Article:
Is a play still a play if it’s not performed? More than anything else, the question of recognition drives Christopher Castellani’s novel, Leading Men (Viking, 2019), a book that re-envisions a Portofino summer evening in 1953, and everything else that spins out from an encounter involving writers and actors and artists, including Tennessee Williams, Truman Capote, John Horne Burns, and one man so unabashedly sincere—Frank Merlo—he could never play anyone but himself. And yet behind every leading man—behind, in front, between—is a leading lady, the conductor, “the corollary of electricity, the kind that can pass from one man to another through a woman,” a necessary conduit this book also leans heavily upon: Anja Blomgren, who later becomes Anja Bloom, film star and protagonist, our lens for viewing Castellani’s re-imagined history.
It is no surprise that the genesis for Castellani’s novel ultimately arrived in the form of a series of correspondences between Tennessee Williams and director Elia Kazan, Truman Capote and producer David O. Selznick, and more letters written by Merlo and Burns; Leading Men is expansive and also intimate, timeless, and intensely rooted in an era of film and literary celebrity that has today disappeared, not because we don’t read as much as we used to but conversely, because we read too much.
If glamour is a nostalgic category in 2019, if it has nearly all but faded from our lives, it might be because the private lives of famous people are no longer private; it might be that privacy itself is no longer private and celebrity is no longer suffused with aura but is instead normative, everyday, familiar; it might be that the audience has replaced the stars in a constellation of transparency and intimacy, of visibility and availability—the intense feeling of connection we have to such strangers we have watched on screen, those bodies who we have seen stripped bare, “a version of my body at least, with the light in all the right places,” Anja, the film star, is quick to clarify to one such fan. But isn’t it true that the audience, the viewers, the “hanger-ons, parasites, and wannabes”—a trio of terms used more than once in Leading Men—were always engaged in the collective process of building an as-if-authentic text; that the real pleasure of the relationship between the audience and the star was always configured through the tension between the possibility and impossibility of knowing the authentic individual? In this way, Leading Men is both a throwback to an earlier era of celebrity and also a reminder that this tension between the private and public self has not been resolved—it has only found new avenues in which to proliferate.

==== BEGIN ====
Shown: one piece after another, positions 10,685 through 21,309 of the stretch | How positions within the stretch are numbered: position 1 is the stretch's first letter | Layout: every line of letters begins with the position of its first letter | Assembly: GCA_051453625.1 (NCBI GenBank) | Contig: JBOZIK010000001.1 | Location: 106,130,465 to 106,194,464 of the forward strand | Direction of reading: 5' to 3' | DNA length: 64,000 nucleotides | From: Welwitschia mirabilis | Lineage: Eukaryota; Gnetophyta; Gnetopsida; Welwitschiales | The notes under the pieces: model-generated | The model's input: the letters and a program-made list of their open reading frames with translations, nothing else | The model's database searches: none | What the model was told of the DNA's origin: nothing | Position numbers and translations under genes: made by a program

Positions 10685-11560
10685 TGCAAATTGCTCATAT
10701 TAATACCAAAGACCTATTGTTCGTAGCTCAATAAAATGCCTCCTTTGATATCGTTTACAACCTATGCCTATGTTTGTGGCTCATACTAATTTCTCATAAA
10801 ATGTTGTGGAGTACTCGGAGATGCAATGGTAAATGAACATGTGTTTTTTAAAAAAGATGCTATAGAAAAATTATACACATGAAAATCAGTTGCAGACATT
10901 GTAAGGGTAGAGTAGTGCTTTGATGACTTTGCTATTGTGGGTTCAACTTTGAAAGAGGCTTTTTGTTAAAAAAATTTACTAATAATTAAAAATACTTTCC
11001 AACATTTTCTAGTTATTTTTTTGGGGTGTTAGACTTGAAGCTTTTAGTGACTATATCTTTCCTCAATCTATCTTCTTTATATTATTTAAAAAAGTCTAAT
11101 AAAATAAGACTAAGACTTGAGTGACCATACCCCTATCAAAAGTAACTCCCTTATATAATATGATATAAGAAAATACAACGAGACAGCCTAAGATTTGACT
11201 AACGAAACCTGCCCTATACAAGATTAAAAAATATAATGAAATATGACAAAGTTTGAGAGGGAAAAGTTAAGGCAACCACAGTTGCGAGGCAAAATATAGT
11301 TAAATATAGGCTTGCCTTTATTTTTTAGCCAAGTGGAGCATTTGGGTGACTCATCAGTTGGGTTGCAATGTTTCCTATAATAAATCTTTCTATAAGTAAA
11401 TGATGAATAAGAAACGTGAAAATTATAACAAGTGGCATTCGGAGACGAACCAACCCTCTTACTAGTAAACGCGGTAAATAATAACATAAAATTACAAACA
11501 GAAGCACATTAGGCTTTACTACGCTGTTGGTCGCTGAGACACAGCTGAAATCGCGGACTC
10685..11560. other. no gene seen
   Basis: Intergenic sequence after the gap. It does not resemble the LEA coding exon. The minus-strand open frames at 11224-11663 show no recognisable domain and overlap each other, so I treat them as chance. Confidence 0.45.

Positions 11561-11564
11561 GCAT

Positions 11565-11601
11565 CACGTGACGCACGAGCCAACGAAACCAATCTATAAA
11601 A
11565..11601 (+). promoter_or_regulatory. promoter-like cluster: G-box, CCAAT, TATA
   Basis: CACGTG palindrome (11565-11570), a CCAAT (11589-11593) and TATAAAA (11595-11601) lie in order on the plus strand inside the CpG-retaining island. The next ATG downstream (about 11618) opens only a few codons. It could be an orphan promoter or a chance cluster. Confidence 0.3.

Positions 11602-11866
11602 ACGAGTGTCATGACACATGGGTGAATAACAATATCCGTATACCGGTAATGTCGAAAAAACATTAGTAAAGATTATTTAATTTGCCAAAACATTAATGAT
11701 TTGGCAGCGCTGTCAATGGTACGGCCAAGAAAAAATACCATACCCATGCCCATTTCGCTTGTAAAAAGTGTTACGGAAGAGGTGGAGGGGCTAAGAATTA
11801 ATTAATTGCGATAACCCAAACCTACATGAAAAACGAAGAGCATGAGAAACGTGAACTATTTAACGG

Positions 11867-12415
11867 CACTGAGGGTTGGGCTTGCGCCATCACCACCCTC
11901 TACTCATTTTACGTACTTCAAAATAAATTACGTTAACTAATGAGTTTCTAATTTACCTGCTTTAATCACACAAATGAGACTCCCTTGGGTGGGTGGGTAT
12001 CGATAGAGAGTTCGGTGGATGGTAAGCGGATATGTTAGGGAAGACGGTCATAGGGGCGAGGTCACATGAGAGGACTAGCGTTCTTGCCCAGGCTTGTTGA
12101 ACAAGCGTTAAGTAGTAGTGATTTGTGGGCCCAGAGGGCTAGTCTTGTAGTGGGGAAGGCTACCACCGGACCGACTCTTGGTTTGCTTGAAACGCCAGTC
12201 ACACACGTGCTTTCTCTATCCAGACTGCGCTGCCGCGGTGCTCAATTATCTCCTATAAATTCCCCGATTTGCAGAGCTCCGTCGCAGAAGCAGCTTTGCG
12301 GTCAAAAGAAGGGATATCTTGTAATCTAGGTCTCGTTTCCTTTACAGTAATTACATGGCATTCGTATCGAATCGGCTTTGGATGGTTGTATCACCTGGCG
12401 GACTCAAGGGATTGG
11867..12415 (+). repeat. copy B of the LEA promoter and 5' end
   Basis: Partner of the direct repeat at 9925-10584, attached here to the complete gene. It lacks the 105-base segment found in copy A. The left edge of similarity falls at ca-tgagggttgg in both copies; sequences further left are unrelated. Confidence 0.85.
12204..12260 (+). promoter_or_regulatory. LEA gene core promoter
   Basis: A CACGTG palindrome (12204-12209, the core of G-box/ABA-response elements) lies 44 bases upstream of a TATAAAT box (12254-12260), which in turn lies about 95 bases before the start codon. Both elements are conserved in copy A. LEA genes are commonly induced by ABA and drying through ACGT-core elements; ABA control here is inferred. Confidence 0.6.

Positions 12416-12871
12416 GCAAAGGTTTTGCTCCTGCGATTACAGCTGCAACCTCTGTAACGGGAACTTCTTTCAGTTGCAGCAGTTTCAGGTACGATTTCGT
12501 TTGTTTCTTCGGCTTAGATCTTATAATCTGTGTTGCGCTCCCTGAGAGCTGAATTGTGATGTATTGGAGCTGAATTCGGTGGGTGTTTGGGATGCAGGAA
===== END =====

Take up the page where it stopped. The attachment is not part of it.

Likewise, Castellani’s choice to shuttle between narrative past and present not only imbues this book with a pacing that plays on this celebrated notion of incremental reveals, but also bestows the story with the tragic reminder that our dreams for the future very often remain just that. Frank Merlo, as the leading-man-that-never-was becomes a case study for all the what-ifs in a life that never delivers on its promises. When we encounter Tenn’s lover at the Venice premiere for Luchino Visconti’s Senso, we, too, feel the anguish of Frank Merlo, who is rendered speechless, if not also silenced, upon seeing the epistemological violence of his own excision from the film’s 117 minutes: